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At Grameen Foundation, our goal is to spur innovation in the global movement to eliminate extreme poverty. Part of that work is to develop better solutions and share them with people like you.

On GF Insights, we share lessons learned from our leaders in the field, news about efforts to expand access to financial and information services for the poor, and how poverty-focused organizations are using data to improve the way they work.

Latest Posts

07/21/2010 by

Veteran marketing executive Madelyn Hammond, President of Madelyn Hammond & Associates, and Emily Lynch, West Coast Coordinator for shoe designer Christian Louboutin, recently accompanied GF staff on a site visit to Peru to witness the impact of microfinance.  Once acquaintances, and now lifelong friends, both are dedicated supporters of the Grameen Foundation.

Six people who didn’t really know each other went to the Amazon to see Grameen Foundation and their local partners in action.  Four days later we were friends for life and would never look at the world the same way again. This special expedition to Pucallpa, Peru was a combination of divine intervention and supreme coincidence.

[caption id="attachment_802" align="aligncenter" width="300" caption="Madelyn (left) and Emily in Peru."][/caption]Almost a year ago, the world famous shoe designer, Christian Louboutin, was given a list of ten charities for him to review and then select one to really get involved with. Without knowing a lot about Grameen, the idea of microfinance appealed to him and that these loans were primarily made to women made it even more perfect.  Emily Lynch, who is the West Coast Coordinator for Christian Louboutin, and responsible for overseeing their Charity associations in the U.S., was charged with spearheading the project.  She knew to really get Christian involved would require first-hand knowledge of how a “charitable gift becomes a loan” and actually meet the “borrowers”.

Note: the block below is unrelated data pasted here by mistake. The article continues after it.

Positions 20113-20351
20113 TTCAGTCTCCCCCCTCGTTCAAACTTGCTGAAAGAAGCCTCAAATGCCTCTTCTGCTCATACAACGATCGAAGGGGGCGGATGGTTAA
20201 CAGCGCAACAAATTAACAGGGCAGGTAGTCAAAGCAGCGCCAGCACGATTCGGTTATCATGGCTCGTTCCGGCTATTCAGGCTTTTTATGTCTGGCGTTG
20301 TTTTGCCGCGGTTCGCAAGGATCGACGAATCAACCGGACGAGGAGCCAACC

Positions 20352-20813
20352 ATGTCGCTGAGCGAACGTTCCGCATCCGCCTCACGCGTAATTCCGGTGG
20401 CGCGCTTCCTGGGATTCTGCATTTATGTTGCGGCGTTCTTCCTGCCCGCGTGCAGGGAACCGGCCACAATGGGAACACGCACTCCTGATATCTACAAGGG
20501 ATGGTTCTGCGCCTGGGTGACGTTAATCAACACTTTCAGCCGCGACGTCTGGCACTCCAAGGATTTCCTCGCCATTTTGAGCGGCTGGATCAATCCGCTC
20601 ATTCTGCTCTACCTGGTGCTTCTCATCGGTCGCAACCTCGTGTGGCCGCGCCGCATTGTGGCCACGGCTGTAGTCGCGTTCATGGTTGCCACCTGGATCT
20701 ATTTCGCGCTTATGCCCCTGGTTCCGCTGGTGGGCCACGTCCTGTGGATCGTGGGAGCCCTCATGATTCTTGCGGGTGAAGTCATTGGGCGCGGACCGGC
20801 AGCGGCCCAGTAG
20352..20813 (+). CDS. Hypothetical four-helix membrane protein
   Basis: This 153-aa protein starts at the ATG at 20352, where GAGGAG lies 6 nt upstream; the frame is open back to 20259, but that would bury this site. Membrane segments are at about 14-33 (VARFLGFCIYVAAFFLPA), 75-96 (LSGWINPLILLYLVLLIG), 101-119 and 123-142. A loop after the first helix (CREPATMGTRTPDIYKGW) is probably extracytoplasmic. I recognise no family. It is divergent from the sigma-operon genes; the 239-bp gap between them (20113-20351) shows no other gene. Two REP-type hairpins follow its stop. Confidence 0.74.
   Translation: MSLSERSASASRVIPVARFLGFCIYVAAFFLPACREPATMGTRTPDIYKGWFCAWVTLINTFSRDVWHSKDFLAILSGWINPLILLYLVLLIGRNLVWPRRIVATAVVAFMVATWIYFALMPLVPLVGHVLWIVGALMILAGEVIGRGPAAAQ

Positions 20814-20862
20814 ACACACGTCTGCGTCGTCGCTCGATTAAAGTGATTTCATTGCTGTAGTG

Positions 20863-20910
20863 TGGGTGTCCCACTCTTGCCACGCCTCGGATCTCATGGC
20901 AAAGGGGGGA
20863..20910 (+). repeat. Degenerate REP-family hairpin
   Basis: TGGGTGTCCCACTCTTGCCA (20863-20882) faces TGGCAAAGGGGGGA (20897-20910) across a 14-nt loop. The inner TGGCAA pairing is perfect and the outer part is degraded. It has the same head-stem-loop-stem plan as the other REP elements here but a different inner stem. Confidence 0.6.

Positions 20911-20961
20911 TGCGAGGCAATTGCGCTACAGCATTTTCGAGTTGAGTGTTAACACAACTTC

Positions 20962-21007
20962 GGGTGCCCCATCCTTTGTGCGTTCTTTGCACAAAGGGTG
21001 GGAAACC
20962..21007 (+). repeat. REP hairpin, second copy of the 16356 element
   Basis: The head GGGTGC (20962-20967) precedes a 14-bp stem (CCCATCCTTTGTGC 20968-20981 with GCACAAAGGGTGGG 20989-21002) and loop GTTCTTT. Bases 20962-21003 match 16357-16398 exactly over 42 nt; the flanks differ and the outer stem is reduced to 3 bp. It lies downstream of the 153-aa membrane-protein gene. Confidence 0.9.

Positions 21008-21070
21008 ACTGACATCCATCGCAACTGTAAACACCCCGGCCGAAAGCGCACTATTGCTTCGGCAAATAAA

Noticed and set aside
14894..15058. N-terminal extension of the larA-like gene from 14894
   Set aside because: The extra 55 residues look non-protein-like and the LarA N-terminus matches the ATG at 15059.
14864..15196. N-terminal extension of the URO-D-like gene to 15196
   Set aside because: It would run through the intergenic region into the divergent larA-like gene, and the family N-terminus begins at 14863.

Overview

I’m a marketing executive and was already somewhat familiar with Grameen through Yeardley Smith, (the voice of Lisa Simpson), who was a former client. Yeardley’s two trips to Haiti really inspired and made me want to experience a Grameen trip on my own.

We were expertly guided (and educated!) through various towns in Peru by several Grameen and Prisma (their local microfinance partner) associates. Alberto Solano (Grameen’s Regional CEO), Mary Irvine (Grameen’s Regional Director of Development), Diego Fernandez Concha (Director, Prisma), and Lori Ospina (Grameen’s Program Assistant).

Here is our Story: Ten Things Emily and Mad Learned on our Trip to the Amazon

The Borrowers:

1.       …are resourceful. There is a misconception that poor means lazy. What poor is…is a lack of opportunity. The women we met all have 4 or 5 jobs depending on weather, time of year, crops or children.

2.       …are resilient.  The women had an attitude of “whatever needs to be done will be done”. We saw an incredible work ethic coupled with practicality and strong survival undertones.

3.       …just like other women. The mothers want the same things all mothers want—healthy, educated, successful children. We saw women who were “Avon saleswomen” [the equivalent of?]and took pride in their appearance although they were dirt poor. All the women had the same hopes and dreams we all share.

07/13/2010 by

Preeti Wali is Communications Officer at the Grameen Foundation Social Performance Management Center (SPMC). She is based in Washington, DC. Preeti and her colleagues recently completed a trip to Senegal and Mali in support of Progress Out Of Poverty Index™ (PPI™) trainings. Check out our PPI blog for more posts, and you can keep up with our social performance work @gfppi on Twitter where we have been live tweeting during our travels.

“Can you drive a wheel? Can you drive a door?” As pictures of pieces of a car were passed around the room, these are the questions our trainers asked. Of course, the response was a resounding “No.” Just so, the trainers explained, “The PPI is like a car, you can only drive it if you have all the parts in place.”

07/02/2010 by

This July 11, 2010 host a World Cup Party with your friends/family and help out Grameen Foundation at the same time! VOTE to end global poverty!

07/01/2010 by